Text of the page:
It killed you to see it—not the tree
but the antelope leg dangling
from it, part star, part scar,
cached, perhaps, by a big cat
from the hills. A deer not fifty yards
from it, grazing off Sheep Mountain
Road. Wood ticks must be grumbling
her flesh. The live animal,
or the dead one? You are neither
alive nor dead, you think,
the almost-full moon firing
the pines, one day from whole, one chunk
either side of complete. Something eating
its light, or feeding it.
This poem previously appeared in George Kalamaras’s chapbook, The Mining Camps of the Mouth, New Michigan Press, 2012, and winner of the New Michigan Press/DIAGRAM chapbook contest. It also appeared in the journal Hunger Mountain.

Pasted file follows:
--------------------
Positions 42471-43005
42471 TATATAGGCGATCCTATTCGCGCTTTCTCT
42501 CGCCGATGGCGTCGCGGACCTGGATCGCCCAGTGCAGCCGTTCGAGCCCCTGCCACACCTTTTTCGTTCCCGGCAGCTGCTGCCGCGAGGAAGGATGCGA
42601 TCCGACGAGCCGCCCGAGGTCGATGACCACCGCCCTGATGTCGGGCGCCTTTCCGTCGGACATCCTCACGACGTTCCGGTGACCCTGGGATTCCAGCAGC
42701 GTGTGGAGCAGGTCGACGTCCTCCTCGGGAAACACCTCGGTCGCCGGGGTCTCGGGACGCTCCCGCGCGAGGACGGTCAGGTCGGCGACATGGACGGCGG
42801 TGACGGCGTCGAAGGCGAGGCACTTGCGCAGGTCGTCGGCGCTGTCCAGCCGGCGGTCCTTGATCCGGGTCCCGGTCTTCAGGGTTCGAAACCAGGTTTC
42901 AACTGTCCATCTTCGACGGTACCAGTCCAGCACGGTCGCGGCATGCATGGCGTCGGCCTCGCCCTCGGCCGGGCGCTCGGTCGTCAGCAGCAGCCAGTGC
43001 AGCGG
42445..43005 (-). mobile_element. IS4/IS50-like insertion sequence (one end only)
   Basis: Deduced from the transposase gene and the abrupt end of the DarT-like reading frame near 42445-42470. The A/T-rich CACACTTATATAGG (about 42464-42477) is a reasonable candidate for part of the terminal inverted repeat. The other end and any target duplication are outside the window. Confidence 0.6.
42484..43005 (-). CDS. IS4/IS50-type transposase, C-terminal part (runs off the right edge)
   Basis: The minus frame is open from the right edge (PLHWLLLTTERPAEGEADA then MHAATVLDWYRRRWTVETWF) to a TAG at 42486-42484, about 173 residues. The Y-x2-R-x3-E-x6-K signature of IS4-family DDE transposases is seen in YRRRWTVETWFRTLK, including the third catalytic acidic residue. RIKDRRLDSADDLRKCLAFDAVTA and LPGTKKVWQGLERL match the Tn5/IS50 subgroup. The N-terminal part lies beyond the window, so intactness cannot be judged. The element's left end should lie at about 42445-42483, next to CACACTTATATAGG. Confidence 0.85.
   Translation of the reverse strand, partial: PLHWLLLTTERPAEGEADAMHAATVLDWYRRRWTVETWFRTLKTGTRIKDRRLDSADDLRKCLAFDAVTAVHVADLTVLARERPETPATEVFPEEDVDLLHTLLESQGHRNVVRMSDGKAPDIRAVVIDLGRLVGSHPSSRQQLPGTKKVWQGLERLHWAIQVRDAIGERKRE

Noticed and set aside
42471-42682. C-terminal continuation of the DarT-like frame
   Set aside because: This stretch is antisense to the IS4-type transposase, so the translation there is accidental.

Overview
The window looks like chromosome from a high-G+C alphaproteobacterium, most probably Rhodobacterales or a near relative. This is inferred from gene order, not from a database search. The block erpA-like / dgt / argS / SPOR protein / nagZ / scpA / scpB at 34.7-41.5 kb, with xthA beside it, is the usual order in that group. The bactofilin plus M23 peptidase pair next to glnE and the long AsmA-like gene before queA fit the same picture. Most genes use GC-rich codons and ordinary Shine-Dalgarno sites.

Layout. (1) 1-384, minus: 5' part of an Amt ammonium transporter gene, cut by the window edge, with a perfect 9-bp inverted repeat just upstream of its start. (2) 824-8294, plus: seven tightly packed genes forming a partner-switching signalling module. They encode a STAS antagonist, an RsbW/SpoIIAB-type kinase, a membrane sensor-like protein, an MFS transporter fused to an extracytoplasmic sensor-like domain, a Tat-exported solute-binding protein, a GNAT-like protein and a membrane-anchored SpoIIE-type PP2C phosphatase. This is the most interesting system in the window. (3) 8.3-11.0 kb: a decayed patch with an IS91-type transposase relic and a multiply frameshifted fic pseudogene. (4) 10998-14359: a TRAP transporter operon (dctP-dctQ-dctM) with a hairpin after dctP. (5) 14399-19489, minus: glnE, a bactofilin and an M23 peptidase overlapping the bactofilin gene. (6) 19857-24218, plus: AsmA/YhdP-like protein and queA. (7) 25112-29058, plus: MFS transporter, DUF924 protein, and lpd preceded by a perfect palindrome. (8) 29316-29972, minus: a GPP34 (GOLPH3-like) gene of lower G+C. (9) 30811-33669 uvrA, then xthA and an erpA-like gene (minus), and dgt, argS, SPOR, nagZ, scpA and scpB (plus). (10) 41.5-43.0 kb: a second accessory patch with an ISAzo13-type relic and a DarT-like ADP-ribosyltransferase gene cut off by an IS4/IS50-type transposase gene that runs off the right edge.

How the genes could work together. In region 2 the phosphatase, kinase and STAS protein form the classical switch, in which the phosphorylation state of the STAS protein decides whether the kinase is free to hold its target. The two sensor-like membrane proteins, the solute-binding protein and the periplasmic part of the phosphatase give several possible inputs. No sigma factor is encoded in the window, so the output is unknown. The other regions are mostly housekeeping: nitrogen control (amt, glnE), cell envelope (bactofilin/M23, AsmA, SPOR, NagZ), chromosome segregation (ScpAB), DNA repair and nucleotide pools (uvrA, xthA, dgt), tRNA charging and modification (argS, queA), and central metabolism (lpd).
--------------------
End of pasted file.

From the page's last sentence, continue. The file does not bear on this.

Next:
George Kalamaras has published thirteen collections of poetry, including Kingdom of Throat-Stuck Luck (2012, winner of the Elixir Press Poetry Prize), The Mining Camps of the Mouth (2012, winner of the New Michigan Press/DIAGRAM chapbook contest), and The Theory and Function of Mangoes (2000, winner of the Four Way Books Intro Prize). He is Professor of English at Indiana University-Purdue University Fort Wayne, where he has taught since 1990.
Indiana Humanities is posting a poem a day from Indiana poets in celebration of National Poetry Month.